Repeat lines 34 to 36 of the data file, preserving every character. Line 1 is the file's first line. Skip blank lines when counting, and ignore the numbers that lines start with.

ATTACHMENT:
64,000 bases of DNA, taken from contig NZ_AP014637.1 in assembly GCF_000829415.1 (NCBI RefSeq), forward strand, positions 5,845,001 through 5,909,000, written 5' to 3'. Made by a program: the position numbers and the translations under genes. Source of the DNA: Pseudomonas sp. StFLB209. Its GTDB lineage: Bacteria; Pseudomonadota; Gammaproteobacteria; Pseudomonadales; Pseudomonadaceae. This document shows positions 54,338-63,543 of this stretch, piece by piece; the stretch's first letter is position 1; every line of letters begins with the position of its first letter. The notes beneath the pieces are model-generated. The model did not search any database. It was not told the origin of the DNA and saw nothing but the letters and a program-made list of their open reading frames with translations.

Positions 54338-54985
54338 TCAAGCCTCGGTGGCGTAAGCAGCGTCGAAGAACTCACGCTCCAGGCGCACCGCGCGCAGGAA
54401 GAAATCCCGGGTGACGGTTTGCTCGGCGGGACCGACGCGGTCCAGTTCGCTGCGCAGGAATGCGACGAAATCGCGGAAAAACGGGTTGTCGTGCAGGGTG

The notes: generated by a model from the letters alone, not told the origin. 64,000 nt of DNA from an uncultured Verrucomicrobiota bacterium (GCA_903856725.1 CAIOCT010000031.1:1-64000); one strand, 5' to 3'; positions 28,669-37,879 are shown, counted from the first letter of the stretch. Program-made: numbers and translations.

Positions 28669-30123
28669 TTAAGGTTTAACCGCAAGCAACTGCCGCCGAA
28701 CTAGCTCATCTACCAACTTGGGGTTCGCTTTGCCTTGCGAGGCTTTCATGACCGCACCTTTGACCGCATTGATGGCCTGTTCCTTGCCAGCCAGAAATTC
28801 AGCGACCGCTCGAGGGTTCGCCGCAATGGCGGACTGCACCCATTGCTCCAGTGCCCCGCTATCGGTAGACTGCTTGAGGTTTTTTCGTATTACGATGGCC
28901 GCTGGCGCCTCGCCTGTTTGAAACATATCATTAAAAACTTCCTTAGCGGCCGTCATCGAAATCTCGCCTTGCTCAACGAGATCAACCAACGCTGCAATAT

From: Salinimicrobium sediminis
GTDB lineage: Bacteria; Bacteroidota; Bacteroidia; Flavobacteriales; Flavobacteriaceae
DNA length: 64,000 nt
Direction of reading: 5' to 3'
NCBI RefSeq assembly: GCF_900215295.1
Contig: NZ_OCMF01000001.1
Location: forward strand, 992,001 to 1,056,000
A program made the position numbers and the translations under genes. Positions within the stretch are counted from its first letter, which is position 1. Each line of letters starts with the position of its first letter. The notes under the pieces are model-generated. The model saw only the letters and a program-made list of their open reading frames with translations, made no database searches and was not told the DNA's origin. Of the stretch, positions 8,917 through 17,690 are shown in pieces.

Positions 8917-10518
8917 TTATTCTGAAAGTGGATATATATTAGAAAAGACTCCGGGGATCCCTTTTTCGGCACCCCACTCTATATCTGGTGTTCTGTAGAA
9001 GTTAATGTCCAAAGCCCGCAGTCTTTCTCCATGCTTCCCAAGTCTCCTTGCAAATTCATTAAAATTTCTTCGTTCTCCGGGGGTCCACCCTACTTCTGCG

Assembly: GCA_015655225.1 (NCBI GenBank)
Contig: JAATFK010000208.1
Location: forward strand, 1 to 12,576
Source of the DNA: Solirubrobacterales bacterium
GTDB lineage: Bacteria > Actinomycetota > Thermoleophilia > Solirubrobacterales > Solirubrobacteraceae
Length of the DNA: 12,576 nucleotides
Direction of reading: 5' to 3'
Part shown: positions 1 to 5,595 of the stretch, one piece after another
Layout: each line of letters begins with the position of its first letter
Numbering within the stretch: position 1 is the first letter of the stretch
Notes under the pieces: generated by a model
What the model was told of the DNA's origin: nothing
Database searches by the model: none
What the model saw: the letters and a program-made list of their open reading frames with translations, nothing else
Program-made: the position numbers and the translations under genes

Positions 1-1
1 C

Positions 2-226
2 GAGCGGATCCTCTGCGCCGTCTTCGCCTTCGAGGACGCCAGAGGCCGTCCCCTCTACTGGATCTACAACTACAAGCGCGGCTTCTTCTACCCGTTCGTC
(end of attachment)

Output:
Database searches by the model: none
What the model saw: the letters and a program-made list of their open reading frames with translations, nothing else
Program-made: the position numbers and the translations under genes